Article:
The proposed amendment is to increase the limit on breach of contract claims from £25,000 to £100,000. In our view this would be a welcome change from everyone’s perspective. The only question is why have a cap at all? If Tribunals are trusted to award unlimited compensation in discrimination cases (and some have been in the millions), then one would have thought they should be trusted to hear breach of contract claims of any size – after all, breach of contract claims are usually much simpler and far easier to quantify than discrimination cases.
3. Increase to time limit for bringing claims
The other main proposal is to increase the time limit for bringing all claims in the Employment Tribunals to 6 months. At present the limit for the vast majority of claims is 3 months (in both cases, ACAS Early Conciliation can ‘pause the clock’ for a certain period). In contrast, the limitation period for most court claims is 6 years.
The 3 month time limit was introduced when Employment Tribunals (which were then known as Industrial Tribunals) were created as part of the Industrial Relations Act 1971. It was deliberately made short in line with the intention that Employment Tribunals should be informal forums in which to resolve employment disputes. Much has changed over the past 50 years or so, and the whole idea that Tribunals should be informal forums has long since disappeared. The change in the time limit, if implemented, will obviously add to the length of uncertainty for employers who believe that a claim against them may be made, but obviously will help employees who are slow off the mark in bringing a claim.
4. Change to the time limit test
Another proposed change to the time limits is a bit more technical, but also important. At present, if a claim for anything other than discrimination is received by the Tribunal out of time, the claimant has to show that it was not “reasonably practical” to bring the claim in time if they want to proceed. In practice, this is a very high burden for them to overcome, and there have been cases where claims filed electronically have been received by the Tribunal a few minutes after midnight on the last day, and have not been allowed to go ahead, even where the claimant has managed to show that they sent the claim before midnight.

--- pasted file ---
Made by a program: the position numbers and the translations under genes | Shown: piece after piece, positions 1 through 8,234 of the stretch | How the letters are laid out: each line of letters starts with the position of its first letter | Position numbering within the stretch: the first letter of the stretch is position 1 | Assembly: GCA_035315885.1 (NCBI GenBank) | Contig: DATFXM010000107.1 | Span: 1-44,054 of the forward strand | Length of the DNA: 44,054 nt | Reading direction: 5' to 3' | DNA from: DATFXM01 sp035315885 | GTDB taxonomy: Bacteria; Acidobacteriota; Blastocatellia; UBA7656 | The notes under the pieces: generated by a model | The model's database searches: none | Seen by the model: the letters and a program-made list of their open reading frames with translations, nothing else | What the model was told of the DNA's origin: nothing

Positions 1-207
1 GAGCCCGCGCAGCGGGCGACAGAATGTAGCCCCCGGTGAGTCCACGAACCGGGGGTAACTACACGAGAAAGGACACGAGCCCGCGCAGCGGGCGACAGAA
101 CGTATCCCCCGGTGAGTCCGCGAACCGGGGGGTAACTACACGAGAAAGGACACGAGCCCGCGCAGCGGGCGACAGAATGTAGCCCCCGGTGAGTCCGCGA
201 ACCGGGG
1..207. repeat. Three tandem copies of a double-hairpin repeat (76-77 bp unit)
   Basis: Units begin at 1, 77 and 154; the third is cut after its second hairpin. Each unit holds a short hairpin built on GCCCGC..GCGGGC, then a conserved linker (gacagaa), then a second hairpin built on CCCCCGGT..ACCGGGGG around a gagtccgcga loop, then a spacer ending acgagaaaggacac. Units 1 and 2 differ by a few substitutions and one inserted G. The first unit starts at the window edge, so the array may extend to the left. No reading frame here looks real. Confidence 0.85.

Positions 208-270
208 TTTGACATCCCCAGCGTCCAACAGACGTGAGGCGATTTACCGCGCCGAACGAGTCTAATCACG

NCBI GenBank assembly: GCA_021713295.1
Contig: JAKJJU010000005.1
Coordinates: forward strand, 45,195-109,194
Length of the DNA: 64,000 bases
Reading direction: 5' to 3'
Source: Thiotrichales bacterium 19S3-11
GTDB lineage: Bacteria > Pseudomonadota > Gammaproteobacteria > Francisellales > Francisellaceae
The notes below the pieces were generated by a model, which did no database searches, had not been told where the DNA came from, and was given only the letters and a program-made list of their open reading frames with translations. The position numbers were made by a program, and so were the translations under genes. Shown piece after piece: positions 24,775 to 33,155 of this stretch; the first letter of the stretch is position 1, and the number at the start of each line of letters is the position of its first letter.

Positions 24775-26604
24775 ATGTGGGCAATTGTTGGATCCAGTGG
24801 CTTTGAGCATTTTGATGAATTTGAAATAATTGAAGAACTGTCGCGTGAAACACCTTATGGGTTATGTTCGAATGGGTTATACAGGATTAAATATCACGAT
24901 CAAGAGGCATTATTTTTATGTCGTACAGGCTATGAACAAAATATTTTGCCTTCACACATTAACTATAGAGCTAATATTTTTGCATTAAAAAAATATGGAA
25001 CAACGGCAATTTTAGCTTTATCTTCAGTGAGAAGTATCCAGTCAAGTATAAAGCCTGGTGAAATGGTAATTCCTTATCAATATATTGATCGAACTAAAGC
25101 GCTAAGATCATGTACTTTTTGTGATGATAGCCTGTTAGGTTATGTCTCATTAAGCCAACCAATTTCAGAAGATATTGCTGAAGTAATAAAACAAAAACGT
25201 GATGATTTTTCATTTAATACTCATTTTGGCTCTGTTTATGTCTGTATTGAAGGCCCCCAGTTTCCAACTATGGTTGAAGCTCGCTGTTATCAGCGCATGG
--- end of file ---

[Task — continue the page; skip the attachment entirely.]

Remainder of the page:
In discrimination cases the test for whether to allow a claim which is received out of time to proceed is whether it is “just and equitable” to allow it to continue. This is a much lower burden, and to some extent it will be for the employer to show why they would be disadvantaged by the claim being allowed to proceed, for example key witnesses having left etc.
The new proposal is that all claims received out of time will be subject to the just and equitable test. This will certainly simplify things and get rid of the anomalous situation which can arise where a claimant puts in claims of unfair dismissal and discrimination out of time, and because of the different tests, the discrimination claim is allowed to proceed and the unfair dismissal claim is not. However, relaxation of the time limits is not likely to be welcomed by employers.
5. Other changes
There are other changes proposed, but they are to do with allowing Employment Judges with experience of dealing with discrimination claims to hear non employment discrimination claims in the courts, and that does seem to make sense.
If the Law Commission’s recommendations are implemented, then in our view they will be very significant indeed. However, it remains to be seen whether any or all of them are adopted by the Government. We will of course keep you updated on any developments.
If you are an employer dealing with an Employment Tribunal matter, then we can help. Please call us on 01243 836840 for a no obligation chat, or email us at [email protected].